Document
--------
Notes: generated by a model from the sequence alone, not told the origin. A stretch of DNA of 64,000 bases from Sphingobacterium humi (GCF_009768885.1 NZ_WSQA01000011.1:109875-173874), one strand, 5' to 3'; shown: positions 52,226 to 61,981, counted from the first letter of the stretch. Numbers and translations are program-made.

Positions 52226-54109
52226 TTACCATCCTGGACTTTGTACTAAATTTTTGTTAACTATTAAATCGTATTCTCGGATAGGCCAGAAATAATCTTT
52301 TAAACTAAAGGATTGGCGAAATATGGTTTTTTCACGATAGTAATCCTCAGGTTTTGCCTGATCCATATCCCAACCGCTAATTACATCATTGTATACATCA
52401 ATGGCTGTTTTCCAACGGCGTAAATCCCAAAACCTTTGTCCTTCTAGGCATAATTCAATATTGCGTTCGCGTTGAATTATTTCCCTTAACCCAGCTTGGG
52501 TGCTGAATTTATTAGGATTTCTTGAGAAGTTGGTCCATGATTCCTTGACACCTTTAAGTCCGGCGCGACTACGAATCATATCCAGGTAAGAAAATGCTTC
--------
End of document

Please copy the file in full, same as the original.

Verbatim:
Notes: generated by a model from the sequence alone, not told the origin. A stretch of DNA of 64,000 bases from Sphingobacterium humi (GCF_009768885.1 NZ_WSQA01000011.1:109875-173874), one strand, 5' to 3'; shown: positions 52,226 to 61,981, counted from the first letter of the stretch. Numbers and translations are program-made.

Positions 52226-54109
52226 TTACCATCCTGGACTTTGTACTAAATTTTTGTTAACTATTAAATCGTATTCTCGGATAGGCCAGAAATAATCTTT
52301 TAAACTAAAGGATTGGCGAAATATGGTTTTTTCACGATAGTAATCCTCAGGTTTTGCCTGATCCATATCCCAACCGCTAATTACATCATTGTATACATCA
52401 ATGGCTGTTTTCCAACGGCGTAAATCCCAAAACCTTTGTCCTTCTAGGCATAATTCAATATTGCGTTCGCGTTGAATTATTTCCCTTAACCCAGCTTGGG
52501 TGCTGAATTTATTAGGATTTCTTGAGAAGTTGGTCCATGATTCCTTGACACCTTTAAGTCCGGCGCGACTACGAATCATATCCAGGTAAGAAAATGCTTC